Iraq snapshot.
While Bully Boy uses current oil prices to push "the appearance of a gas shortage to push for the drilling" in ANWAR (as Sandra Lupien noted), chaos and violence continues in Iraq.  Yesterday, in Baghdad, eight bombs went off and CNN puts the toll at "at least eight people died and 90 others were injured."  Today?  First, not a roadside bomb, but one inside a "minibus" exploded in Baghdad leading to at least two deaths and at least five wounded, according to Reuters. Also in Baghdad, the Associated Press notes that two more corpses have been found (with signs of torture).  Reuters reports that Ibrahim al-Hindawi, "a senior judge in Baghdad," has been kidnapped by gunmen.  Still in Baghdad, along with the bomb in the minibus, two roadsides bombs did go off -- at least three Iraqis were wounded. A "car bomb" in Baghdad resulted in at least four Iraqi police officers being wounded.
Police officers were targeted elsewhere as well.  In Tal Qasir, four were killed during an attack on a police station, and "near Kirkuk," two Iraqi soldiers and a police officer were killed.  Another Iraqi soldier was killed on "the main road between Tikrit and Kirkuk" -- the oil blaze, for those following (obviously the New York Times isn't).
At least three American soldiers were wounded when a roadside bobm went off in Haqlaniyah. And if you check the current tally, you'll see we're not that far away from another milestone: 2390 dead from the illegal 'cake walk.'  This as Borzou Daraghi reports for the Los Angels Times that American ambassador Zalmay Khalilzad (the US ambassador to Iraq) has declared that America "must, perhaps reluctantly, accept" that US forces will continue to occupy Iraq for . . .  "Long stay" is the the term that pops up in the headline.  Permanent bases and the lust for the emerging markets would seem to indicate the need for a stronger term. 
Which brings us to highlights and we'll start with Billie's pick: Maureen Farrell's latest, "Shifting Footprints and Messianic Missions: Staying In Iraq 'Till Kingdom Come" (BuzzFlash):
Remember the spring of 2003? Back when Americans were basking in promises of "cakewalks" and flowers strewn at U.S. soldiers' feet? Saddam's statue fell, the President dressed up in his flight suit, and all was well with the world. The national mood (i.e. arrogance) reverberated on television, magazines and in newspapers. What was not to love?
Then came summer, and doubts began to fester. "They kept telling [the troops] that as soon as you get to Baghdad you would be going home," one soldier's wife told the Guardian in July, 2003. "The way home is through Baghdad, they said."
And though Bush promised troops would not remain in Iraq "for one day longer than is necessary," within weeks, officials began talking about "maintaining perhaps four bases in Iraq."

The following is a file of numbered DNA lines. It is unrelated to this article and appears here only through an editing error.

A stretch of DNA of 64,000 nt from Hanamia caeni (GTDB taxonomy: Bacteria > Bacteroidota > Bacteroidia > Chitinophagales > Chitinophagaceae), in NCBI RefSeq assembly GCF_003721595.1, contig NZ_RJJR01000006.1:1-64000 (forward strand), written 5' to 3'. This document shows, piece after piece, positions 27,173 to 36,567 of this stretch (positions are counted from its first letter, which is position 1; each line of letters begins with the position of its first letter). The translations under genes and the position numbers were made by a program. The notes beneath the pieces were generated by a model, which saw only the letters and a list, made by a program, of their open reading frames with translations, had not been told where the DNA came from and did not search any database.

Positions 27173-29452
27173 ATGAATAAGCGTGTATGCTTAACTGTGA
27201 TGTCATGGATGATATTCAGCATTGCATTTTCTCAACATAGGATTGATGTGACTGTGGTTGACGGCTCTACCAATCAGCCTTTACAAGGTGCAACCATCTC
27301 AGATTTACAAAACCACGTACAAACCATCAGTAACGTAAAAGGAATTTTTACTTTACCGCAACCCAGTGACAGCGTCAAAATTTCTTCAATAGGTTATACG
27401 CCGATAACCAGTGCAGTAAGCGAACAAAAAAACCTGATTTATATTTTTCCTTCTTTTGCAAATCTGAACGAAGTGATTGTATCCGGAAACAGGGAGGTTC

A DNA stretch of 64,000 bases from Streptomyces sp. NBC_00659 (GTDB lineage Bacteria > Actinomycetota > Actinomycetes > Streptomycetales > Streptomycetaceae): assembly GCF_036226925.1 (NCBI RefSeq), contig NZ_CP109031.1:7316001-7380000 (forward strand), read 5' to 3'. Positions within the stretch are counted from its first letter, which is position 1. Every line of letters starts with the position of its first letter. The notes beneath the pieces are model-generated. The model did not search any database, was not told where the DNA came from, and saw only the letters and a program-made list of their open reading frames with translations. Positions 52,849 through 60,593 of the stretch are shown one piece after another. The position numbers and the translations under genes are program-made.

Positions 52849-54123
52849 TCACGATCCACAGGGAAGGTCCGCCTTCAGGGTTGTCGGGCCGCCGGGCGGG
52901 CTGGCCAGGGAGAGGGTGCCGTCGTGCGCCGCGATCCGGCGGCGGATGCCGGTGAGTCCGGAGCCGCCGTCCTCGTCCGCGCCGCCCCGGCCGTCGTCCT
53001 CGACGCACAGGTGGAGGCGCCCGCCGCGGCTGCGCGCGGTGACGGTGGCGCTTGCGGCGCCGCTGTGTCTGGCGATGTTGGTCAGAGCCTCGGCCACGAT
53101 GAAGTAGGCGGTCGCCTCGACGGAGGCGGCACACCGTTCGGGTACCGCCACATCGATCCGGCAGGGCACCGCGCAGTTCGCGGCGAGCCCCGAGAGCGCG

At the time, Sen. Richard Lugar, chairman of the Senate Foreign Relations Committee, scoffed at Mr. Bush's promise. "This idea that we will be in just as long as we need to and not a day more -- we've got to get over that rhetoric," he said. "It is rubbish. We're going to be there a long time. We must reorganize our military to be there a long time."
Sadly, military families who thought "Mission Accomplished" meant troops would come home paid the ultimate price. "What are we getting into here?" one sergeant asked in June, 2003. "The war is supposed to be over, but every day we hear of another soldier getting killed. Is it worth it? Saddam isn't in power anymore. The locals want us to leave. Why are we still here?"
Still on Iraq, turning to the peace movement, KeShawn notes "Peace Activists Acquitted in Federal Court of Protesting Against Iraq War" (Peace Education Fund's press release via Common Dreams):
WASHINGTON -- April 24 -- On April 19, four defendants, arrested at the White House while protesting the Iraq war by engaging in a die-in on Oct. 26, 2005, had their charges dismissed in federal court in Washington, D.C. Judge Deborah Robinson ruled in favor of the defense motion for a judgment of acquittal and stated that the prosecution had failed to prove the case against Gary Ashbeck and Lynn Robinson, from Baltimore, and Paul Kawika Martin and Eve Tetaz, from Washington, D.C.
Activists -- including Cindy Sheehan -- were charged with demonstrating without a permit, which carries a maximum sentence of six months in jail and a $500 fine. After the prosecution rested its case, Ashbeck with advice of attorney advisor, Mark Goldstone, made a motion for a judgment of acquittal which Judge Robinson accepted.